Something for Nothing and the Entitlement Mentality

A loser from Louisiana, John Kiel Patterson is suing Apple because he claims that their iPod music player can cause hearing loss in people who use it. As reported in this CNN story,

“The suit, which Patterson wants certified as a class-action, seeks compensation for unspecified damages and upgrades that will make iPods safer. Patterson’s suit said he bought an iPod last year, but does not specify whether he suffered hearing loss from the device.

Patterson does not know if the device has damaged his hearing, said his attorney, Steve W. Berman, of Seattle. But that’s beside the point of the lawsuit, which takes issue with the potential the iPod has to cause irreparable hearing loss, Berman said.”

OH MY GAWD! The suit doesn’t even say whether he suffered hearing loss and he doesn’t even know if the iPod damaged his hearing!? Clearly this loser is seeking something for nothing.

You and I would never do anything like this, right? Wrong. This downward pull of something for nothing and sense of entitlement is very attractive to our “lower” self. This base part of us is always seeking the greatest possible pleasure, and the avoidance of pain, with the least amount of effort. Here are some examples of where you and I are probably expecting something for nothing. These examples differ in scale but not in kind to the Apple iPod hearing “loss” suit.

Work – Do you automatically expect to get an increase in your salary because 365 days have passed? Why should whomever you’re working for pay you more, and increase their expenses and presumably the costs of the goods or services they provide, just because it’s a new year? Do you deserve it or do you feel entitled to an automatic annual raise because the owners/executives make a lot? Are you always looking for ways to improve whatever you do so you help the business increase sales, lower expenses or improve service? Or do you do just enough so that you don’t get fired? Maybe you deserve a raise every other year or only when the company’s sales increase.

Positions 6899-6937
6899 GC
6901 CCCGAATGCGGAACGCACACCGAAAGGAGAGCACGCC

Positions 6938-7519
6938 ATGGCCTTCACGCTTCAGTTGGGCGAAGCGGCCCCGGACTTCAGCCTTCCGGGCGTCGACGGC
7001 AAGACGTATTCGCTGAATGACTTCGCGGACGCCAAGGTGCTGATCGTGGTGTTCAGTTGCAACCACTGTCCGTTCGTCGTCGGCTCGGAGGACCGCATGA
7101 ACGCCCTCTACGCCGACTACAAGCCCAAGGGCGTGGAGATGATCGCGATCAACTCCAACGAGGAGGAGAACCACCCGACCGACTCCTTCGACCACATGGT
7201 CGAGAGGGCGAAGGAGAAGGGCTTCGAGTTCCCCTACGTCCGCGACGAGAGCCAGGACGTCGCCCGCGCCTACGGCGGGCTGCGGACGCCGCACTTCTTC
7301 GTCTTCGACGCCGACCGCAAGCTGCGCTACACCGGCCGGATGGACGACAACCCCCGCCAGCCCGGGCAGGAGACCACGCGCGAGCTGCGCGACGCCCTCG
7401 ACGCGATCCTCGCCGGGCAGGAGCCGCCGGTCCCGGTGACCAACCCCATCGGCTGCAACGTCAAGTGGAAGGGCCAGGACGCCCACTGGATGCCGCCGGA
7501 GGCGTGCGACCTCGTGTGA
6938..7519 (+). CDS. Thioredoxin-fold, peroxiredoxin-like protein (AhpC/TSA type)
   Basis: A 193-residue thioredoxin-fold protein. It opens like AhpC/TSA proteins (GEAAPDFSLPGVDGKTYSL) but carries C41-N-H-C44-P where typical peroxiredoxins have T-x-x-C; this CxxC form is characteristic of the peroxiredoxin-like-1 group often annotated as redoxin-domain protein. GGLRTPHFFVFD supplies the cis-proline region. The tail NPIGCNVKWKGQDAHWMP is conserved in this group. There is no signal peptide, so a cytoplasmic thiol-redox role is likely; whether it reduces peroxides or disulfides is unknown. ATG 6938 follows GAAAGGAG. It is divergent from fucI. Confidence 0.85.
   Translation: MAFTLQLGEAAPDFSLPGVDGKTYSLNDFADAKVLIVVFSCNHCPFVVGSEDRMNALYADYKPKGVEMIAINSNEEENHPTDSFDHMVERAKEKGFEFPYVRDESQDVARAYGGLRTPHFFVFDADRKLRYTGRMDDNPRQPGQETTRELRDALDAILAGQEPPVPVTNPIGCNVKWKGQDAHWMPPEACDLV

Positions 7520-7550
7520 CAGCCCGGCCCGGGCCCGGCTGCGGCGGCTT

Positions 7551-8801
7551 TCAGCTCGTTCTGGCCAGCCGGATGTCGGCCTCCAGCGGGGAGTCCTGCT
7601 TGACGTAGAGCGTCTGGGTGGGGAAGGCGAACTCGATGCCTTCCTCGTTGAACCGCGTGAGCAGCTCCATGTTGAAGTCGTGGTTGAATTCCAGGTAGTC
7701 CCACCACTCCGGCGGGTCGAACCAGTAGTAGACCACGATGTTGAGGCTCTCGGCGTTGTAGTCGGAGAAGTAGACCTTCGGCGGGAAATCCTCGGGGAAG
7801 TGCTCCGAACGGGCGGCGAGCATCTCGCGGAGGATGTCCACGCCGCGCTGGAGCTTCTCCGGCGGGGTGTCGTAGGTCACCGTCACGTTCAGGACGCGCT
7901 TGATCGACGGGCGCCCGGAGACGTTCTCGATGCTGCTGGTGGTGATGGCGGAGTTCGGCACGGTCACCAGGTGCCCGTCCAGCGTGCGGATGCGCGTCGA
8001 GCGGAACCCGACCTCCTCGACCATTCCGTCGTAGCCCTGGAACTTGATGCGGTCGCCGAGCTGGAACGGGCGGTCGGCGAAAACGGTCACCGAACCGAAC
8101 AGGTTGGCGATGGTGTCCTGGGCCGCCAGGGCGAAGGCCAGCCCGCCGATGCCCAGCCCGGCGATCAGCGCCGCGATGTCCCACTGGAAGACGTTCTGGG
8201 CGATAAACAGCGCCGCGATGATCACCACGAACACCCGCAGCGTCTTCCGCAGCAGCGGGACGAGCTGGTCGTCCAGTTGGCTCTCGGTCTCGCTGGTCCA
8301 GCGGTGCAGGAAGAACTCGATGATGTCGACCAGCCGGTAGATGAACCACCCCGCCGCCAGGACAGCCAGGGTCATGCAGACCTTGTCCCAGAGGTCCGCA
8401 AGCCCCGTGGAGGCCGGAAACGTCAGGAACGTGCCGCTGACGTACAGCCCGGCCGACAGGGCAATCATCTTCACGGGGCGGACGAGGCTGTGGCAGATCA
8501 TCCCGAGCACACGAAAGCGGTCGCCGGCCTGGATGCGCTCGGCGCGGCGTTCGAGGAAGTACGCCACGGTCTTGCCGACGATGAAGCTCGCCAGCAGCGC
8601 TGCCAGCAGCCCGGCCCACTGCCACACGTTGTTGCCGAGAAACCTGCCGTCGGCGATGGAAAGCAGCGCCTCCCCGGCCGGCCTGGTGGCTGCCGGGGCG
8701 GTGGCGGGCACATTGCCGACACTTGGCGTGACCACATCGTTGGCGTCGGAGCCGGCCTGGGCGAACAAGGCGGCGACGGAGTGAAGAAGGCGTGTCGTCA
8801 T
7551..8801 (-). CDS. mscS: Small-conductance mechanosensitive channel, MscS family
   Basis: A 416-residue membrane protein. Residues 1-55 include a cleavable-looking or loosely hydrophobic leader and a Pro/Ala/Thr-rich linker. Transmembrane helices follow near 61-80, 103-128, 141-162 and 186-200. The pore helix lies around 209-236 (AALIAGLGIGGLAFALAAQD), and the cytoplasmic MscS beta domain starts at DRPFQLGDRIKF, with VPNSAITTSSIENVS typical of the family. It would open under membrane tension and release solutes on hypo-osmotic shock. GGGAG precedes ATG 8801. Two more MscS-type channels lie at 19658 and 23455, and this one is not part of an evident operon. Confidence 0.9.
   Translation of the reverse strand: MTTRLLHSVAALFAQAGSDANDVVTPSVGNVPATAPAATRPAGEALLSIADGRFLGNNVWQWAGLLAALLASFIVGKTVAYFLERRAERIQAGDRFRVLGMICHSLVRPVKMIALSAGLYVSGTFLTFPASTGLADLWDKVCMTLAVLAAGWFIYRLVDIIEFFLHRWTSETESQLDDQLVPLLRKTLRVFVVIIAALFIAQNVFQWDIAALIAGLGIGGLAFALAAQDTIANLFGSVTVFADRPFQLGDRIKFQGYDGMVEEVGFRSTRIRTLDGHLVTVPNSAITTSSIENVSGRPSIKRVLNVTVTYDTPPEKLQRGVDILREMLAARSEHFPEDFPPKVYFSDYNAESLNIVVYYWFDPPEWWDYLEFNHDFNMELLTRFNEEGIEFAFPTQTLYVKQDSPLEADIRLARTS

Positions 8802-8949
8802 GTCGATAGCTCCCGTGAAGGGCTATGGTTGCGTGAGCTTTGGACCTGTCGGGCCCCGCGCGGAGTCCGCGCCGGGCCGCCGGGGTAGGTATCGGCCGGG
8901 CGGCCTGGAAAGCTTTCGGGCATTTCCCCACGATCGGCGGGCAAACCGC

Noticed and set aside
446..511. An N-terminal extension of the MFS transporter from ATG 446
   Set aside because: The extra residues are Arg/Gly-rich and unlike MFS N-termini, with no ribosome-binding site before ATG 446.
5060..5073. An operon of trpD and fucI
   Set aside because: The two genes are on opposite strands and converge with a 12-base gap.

Lottery – The lottery is the obvious, ultimate example of expecting something for nothing. I know that people say they get some entertainment value from playing but let’s be honest, they simply want to get rich. The lottery mentality implies that you need more to be happy and, if you do want more, that you won’t be able to get it through work.

Internet – Do you think that it’s OK to “share” music, DVD’s, software or other digital products through such applications as LimeWire even though the creator hasn’t allowed it? To argue that it’s OK since the owners, musicians and record and movie companies, are already rich and this won’t hurt them is to completely miss the point and is simply justifying something for nothing. In this case it’s outright stealing.

General – Do you want free TV but don’t want commercials? Do you want free websites and articles without ads? Have you ever considered the kind of “business opportunity”, typically shown on late-night TV, that promises you’ll “get rich quick” with hardly any effort. Or better yet, they’ll “do the work for you”.

Spiritual Growth – Those of us interested in spiritual growth want to know the meaning of life, death, God, disease, etc. We want to understand and express the life of spirit. However how much effort are we willing to put into it? Most would love to just be able to read a book or two and get enlightened between episodes of Desperate Housewives. This is not how it works.

My final example of something for nothing and the entitlement mentality is separate from the above because it doesn’t involve most people but rather a distinct group.